By Phil Clapham
For the Beachcomber
So, I promised a while back that I’d feature readers’ desert island book choices; and having delayed the fulfillment of that commitment, I now find I have rather too many to fit into a single column.
So herewith the first ones I received, with thanks to all the readers who’ve emailed me.
Stephanie Gogarten picked Tolkien’s ever-popular Lord of the Rings, but also Richard Adams’ novel Watership Down. Stephanie notes that this sprawling adventure novel about, well, bunnies, “has been my favorite book ever since I first read it at age 12 (I’m 39 now). I hadn’t been sure if it would be as good to read it again as an adult, but I was delighted to find a few years ago that the story was just as compelling as it was when I was young. I was nearing the end when the Water Taxi pulled in, and I walked up the hill to my house reading in the dark with a flashlight, unable to put it down.”
I also read Watership Down when I was young (it was first published in 1972). At the time, there was a very amusing political columnist for the London Times named Bernard Levin, who also reviewed books, and I will never forget his review of that one. It began (and I think this is almost verbatim): “Let the world go out into all the lands: for I have just read a great big book, all about rabbits, and lo! It was wonderful.”
A more recent choice for Stephanie is the “Broken Earth” trilogy, by N.K. Jemison. Of this, she says, “This is the most sublime work of fiction I have read in a very long time, and Jemisin is the first author ever to win the Hugo Award three times in three consecutive years for all volumes of her trilogy. The narrative structure is ingenious: seemingly disparate stories, one told in the second person, that turn out to be intimately connected. The world Jemisin creates comes from a brilliant imagination, and she uses it to explore some of humanity’s most gripping themes: how fear of those who are different leads to an attempt to subjugate and control them, and how the comfort and stability of some is at the expense of the suffering of others.”
Sharon Briskman says that her selection, “hands down, is John Steinbeck. Forced to make a choice — and it is a difficult one — I would choose East of Eden, Grapes of Wrath, and Steinbeck’s journal. I would, of course, prefer an entire set of his novels and his Sea of Cortez journal. His characters are without artifice. They are as current and valid today as when written.” To which I would add that Cannery Row is a delight, and a must-read if you ever visit Monterey, California, where it’s set.
Cindy Hoyt’s first choice for a desert island read would be Mark Helprin’s Winter’s Tale. She notes that in 2006 “the New York Times Book Review published a list of American novels compiled by a couple of hundred prominent writers, critics, editors and other literary sages who’d been asked to identify ‘the single best work of American fiction published in the last 25 years. Winter’s Tale was among only 22 books to receive multiple votes, and it certainly has mine; I’ve rarely experienced such beautiful writing paired with such a compelling plot. It’s a love story between people, machines, and New York City, set in a deliberately vague period that could be anywhere between 1880 and 1940. There’s a deliciously drawn villain (he’s addicted to color) and a metaphorical white horse whose ability to fly waxes and wanes along with the protagonist’s fortunes, all moving through a wonderland that makes even sun-struck people like me wish icy weather would come to stay.”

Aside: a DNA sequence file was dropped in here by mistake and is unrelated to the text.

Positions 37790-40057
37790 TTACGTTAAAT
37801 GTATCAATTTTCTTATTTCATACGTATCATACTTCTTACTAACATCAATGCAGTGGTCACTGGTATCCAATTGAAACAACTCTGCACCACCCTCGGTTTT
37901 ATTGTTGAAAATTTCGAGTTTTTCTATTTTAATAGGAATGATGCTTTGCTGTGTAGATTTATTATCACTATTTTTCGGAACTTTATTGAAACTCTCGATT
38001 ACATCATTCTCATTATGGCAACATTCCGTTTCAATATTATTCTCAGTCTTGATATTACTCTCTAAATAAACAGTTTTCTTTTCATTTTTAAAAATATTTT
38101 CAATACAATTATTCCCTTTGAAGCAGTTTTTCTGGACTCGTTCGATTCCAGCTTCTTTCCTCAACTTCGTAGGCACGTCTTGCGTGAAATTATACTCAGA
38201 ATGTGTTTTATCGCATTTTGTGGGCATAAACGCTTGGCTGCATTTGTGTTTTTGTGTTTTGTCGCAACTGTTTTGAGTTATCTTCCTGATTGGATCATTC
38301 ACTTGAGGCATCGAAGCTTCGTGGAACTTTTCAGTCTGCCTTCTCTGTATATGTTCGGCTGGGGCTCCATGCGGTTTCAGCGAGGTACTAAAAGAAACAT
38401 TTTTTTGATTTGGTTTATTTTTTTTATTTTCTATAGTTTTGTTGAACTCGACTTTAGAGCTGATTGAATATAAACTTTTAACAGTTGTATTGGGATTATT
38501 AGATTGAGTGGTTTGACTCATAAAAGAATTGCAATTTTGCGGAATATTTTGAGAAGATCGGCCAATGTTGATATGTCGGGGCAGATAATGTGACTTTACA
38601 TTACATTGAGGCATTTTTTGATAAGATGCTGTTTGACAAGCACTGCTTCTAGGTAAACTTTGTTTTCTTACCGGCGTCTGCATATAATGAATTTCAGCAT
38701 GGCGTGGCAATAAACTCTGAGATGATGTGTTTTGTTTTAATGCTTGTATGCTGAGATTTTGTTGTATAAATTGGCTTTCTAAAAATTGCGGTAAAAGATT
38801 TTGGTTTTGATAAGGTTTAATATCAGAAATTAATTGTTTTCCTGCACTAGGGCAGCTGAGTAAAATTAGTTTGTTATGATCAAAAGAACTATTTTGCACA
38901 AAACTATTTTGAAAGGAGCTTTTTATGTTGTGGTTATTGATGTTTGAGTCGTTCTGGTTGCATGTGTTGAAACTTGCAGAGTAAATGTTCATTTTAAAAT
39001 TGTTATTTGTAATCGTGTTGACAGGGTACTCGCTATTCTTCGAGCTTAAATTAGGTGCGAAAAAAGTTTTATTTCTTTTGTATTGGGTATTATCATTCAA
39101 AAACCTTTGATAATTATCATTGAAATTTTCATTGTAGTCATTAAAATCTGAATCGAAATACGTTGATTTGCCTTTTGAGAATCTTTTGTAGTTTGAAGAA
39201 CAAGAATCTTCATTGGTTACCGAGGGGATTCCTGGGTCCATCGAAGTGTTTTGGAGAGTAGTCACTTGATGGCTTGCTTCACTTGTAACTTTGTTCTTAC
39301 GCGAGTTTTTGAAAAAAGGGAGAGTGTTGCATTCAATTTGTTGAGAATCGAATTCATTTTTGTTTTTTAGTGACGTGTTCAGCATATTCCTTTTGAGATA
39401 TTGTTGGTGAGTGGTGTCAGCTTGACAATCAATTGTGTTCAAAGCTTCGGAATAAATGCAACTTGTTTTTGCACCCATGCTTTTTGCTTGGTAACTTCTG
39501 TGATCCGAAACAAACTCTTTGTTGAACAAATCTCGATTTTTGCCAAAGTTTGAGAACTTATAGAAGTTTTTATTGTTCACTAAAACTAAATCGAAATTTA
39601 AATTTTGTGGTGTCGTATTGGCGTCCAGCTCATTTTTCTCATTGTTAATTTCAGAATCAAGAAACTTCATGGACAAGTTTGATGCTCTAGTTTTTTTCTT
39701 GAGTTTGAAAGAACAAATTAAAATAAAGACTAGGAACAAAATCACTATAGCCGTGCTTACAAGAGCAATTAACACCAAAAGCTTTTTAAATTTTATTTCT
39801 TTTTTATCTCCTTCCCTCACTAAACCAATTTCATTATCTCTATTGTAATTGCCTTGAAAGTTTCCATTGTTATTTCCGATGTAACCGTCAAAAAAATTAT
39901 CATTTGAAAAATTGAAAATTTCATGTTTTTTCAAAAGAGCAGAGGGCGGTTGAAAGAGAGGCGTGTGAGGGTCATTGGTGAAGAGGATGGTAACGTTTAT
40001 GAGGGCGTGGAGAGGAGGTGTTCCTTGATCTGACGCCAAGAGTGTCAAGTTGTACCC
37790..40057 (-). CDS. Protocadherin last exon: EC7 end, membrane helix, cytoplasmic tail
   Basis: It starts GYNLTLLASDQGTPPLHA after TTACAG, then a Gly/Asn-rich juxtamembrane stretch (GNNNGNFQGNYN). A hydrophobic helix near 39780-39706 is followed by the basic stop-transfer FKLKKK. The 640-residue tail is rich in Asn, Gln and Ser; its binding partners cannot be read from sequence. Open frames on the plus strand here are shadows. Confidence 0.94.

I’d note that Helprin also wrote one of the best novels I’ve ever read about World War One, entitled A Soldier of the Great War – brilliantly written and featuring a sweetly rendered love story at its heart.
York Wong’s picks include the classic novel that kicked off this column some months back, Dostoevsky’s Brothers Karamazov: it deals, he notes, “with faith/free will, evil/redemption, and much more”. He also recommends de Tocqueville’s Democracy in America, which has “individualism becoming totalitarianism” as one of its themes….and pairs that with Hannah Arendt’s Origin of Totalitarianism. Continuing with history and politics, he chooses My Dearest Friend, the letters between John and Abigail Adams; the latter being “the first activist for women’s rights, asking her husband to ‘remember the ladies’ in the U.S. Constitution.” And finally, he picks Simone de Beauvoir’s The Second Sex, on existentialism and postmodern feminism.
Cynthia Phillips offered a broad set of choices, including Caroline Alexander’s The Endurance, about Shackleton’s Antarctic expedition. Personally, I found the original Endurance by Alfred Lansing to be the ultimate page-turning chronicle of that thrilling and improbable tale of survival; but Alexander writes really well, and she also penned a superb chronicle, The Bounty, about the infamous mutiny. Cynthia also loved Annie Proulx’s The Shipping News, Cormac McCarthy’s The Road, and the Washington writer Jim Lynch’s book Border Songs. She’s also a fan of the Russians, including Dostoevsky again (Crime and Punishment this time), and Solzhenitsyn’s grim tale of life in the gulag, One Day in the Life of Ivan Denisovich.
Finally, my fellow ex-pat Maggie Aspland gives three choices: George Eliot’s Middlemarch (“her best novel and a terrific rendition of the social order in a small English town”); Christina Stead’s The Man Who Loved Children (“family and marriage written with such brilliance and intimate insight”); and Ken Kesey’s Sometimes A Great Notion (“his best work, and the epic novel of the Pacific Northwest”).
Ah, so many books, so little time… Which books would you take to a desert island, and why? Email me at firstname.lastname@example.org … and visit desertislandbookworm.com for more book-related stuff.
Phil Clapham is a retired whale biologist who lives on Maury Island.